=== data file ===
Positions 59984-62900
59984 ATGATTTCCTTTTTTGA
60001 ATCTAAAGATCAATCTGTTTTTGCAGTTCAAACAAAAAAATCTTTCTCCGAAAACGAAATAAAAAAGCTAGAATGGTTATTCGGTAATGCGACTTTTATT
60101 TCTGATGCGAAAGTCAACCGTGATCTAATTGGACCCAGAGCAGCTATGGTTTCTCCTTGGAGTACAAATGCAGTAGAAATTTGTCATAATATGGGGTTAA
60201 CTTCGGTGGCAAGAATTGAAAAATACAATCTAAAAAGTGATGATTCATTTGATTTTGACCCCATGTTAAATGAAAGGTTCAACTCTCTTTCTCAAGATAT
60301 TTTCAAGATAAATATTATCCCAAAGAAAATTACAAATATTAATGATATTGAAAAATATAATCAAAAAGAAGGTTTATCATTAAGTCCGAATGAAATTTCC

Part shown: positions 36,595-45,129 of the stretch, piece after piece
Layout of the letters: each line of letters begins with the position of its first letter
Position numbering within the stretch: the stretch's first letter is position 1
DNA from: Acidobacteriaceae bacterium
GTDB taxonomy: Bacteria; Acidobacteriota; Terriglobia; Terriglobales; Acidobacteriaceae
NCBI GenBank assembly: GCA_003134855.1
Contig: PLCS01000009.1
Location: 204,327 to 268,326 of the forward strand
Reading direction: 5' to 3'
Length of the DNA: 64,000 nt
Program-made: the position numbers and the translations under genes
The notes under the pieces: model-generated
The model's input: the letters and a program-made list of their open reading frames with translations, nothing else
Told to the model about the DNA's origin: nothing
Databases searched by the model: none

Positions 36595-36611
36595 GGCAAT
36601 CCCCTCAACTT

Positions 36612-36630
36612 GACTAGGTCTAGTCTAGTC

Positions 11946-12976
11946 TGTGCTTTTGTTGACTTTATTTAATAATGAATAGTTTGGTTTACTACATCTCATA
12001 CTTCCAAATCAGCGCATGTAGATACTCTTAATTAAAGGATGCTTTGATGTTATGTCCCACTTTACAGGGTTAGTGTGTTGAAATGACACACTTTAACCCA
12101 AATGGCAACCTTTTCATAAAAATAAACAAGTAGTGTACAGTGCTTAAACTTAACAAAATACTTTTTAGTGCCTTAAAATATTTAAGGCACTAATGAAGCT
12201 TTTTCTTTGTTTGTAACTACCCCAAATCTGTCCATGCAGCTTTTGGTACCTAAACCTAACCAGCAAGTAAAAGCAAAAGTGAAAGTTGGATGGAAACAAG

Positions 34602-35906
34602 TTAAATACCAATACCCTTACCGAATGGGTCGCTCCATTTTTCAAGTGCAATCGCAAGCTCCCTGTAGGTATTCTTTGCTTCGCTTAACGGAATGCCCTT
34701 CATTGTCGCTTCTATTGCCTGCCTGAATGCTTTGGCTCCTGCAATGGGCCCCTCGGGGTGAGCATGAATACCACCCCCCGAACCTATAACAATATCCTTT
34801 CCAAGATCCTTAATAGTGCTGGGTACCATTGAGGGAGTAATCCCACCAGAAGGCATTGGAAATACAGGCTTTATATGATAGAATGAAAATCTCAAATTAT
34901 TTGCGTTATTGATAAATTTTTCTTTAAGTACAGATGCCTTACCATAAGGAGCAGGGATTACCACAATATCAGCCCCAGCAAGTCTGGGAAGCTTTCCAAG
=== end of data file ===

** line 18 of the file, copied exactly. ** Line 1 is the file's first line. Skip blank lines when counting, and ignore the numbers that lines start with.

The notes under the pieces: model-generated